SALEM, Ore. - The onsite construction of Oregon's World War II Memorial will begin Monday on the grounds of the State Capitol in Salem, officials said Thursday.
While no formal ceremony will occur, at 11 a.m. World War II Memorial Foundation board members and President Lou Jaffe, ODVA Director Cameron Smith, and supporters will be observing the start of construction.
A formal dedication ceremony at the memorial is planned this year on June 6, the 70th anniversary of the Allied landings on the beaches of Normandy, France on D-Day.
Jaffe said the purpose of the memorial is not only to honor that war's veterans, but to educate young people.
The memorial will honor members of the armed services, and everyone on the home front who demonstrated support through their work in the shipyards, in hospitals, as coast watchers, on the farms and elsewhere.
That includes women who built ships in Portland and schoolchildren who held scrap metal drives and hauled wagons full of tin cans to make their small but significant contributions.
"It was probably our nation's finest hour, coming together in a unified manner. And that's what we're trying to preserve. All will be acknowledged in a series of storyboards that highlight Oregon's involvement in the war on the home front and specific military units," Jaffe said. "The veterans, families and Oregonians who participated in World War II deserve to have a memorial."
Located at the corner of Cottage and Court streets, the memorial will cover a 75 by 75 foot area. At its center will be a 33-foot-high obelisk, referring to Oregon being the 33rd state in the union. A world map will be engraved on the memorial's footprint with markers for major battles and theaters of operation.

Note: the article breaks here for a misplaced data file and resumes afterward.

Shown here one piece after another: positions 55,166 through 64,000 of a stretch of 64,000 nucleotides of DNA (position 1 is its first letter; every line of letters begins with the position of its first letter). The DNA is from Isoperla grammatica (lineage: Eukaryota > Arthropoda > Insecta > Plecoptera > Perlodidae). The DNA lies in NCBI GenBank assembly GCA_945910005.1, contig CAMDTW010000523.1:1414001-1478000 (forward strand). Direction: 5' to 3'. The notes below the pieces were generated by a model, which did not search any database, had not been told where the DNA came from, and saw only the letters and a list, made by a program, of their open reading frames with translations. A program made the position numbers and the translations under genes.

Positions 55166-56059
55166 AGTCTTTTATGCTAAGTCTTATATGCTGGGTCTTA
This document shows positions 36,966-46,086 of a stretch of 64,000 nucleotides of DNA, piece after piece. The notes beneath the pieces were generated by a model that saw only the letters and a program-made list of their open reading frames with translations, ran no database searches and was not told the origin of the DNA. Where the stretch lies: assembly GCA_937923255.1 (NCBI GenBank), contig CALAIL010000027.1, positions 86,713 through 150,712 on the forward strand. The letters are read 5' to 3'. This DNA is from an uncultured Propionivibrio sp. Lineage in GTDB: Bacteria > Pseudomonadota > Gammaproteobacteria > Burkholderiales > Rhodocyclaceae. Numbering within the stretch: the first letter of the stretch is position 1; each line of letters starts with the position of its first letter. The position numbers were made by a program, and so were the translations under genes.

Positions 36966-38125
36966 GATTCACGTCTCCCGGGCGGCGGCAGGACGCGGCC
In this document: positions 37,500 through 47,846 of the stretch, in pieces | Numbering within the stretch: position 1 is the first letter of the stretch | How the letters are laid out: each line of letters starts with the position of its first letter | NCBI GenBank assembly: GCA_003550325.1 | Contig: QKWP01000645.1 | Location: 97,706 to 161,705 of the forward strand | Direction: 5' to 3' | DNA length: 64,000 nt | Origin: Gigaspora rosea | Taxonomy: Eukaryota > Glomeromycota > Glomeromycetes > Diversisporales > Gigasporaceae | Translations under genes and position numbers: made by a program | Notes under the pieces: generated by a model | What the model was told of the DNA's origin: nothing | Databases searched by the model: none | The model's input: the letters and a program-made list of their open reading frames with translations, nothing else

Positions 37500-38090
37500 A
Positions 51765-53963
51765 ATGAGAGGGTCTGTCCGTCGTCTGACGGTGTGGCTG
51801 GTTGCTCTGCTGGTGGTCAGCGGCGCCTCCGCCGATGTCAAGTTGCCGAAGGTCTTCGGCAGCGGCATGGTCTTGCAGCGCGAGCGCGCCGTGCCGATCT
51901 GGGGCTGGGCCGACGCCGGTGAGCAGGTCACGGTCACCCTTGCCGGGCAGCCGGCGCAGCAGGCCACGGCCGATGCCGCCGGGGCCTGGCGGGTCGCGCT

Oregon is one of only six states in the U.S. without a World War II memorial to honor its resident veterans. In 2011, then-Gov. Ted Kulongoski and the Oregon Legislature formalized a task force and foundation, authorizing it to build an official memorial in Salem.
The foundation's late-2013 fund raising efforts activated several matching grants that helped the project come closer to its needed goal of raising $1.135 million before construction could begin. Jaffe expressed deep appreciation for the generosity of the Larry and Jeannette Epping Family Fund, the Murdock Charitable Trust, the R.H. Parker/United Foundation, Dick Withnell, and several other major contributors who helped make this endeavor a reality.
"But the largest donation came from the state of Oregon, who provided funding and support," he said. "We are incredibly grateful to them and to the hundreds of private donors, too."
Along the corner of a low wall on the memorial are the engraved names of the Oregon service members who died in or as the result of combat. Two black granite benches will invite visitors to sit and reflect on our nation and state's shared sacrifice during wartime.
With more than 1,200 veterans from that war passing away each day nationally, there has been a strong sense of urgency to build the memorial. Approximately 152,000 Oregonians served in World War II and of those, more than 3,700 gave their lives. There are more than 20,000 Oregonian World War II veterans still living.
For information regarding the memorial's construction, contact project manager Bob Plame, 503-887-6033.
Donations to the memorial are still being accepted at: www.oregonwwiimemorial.com.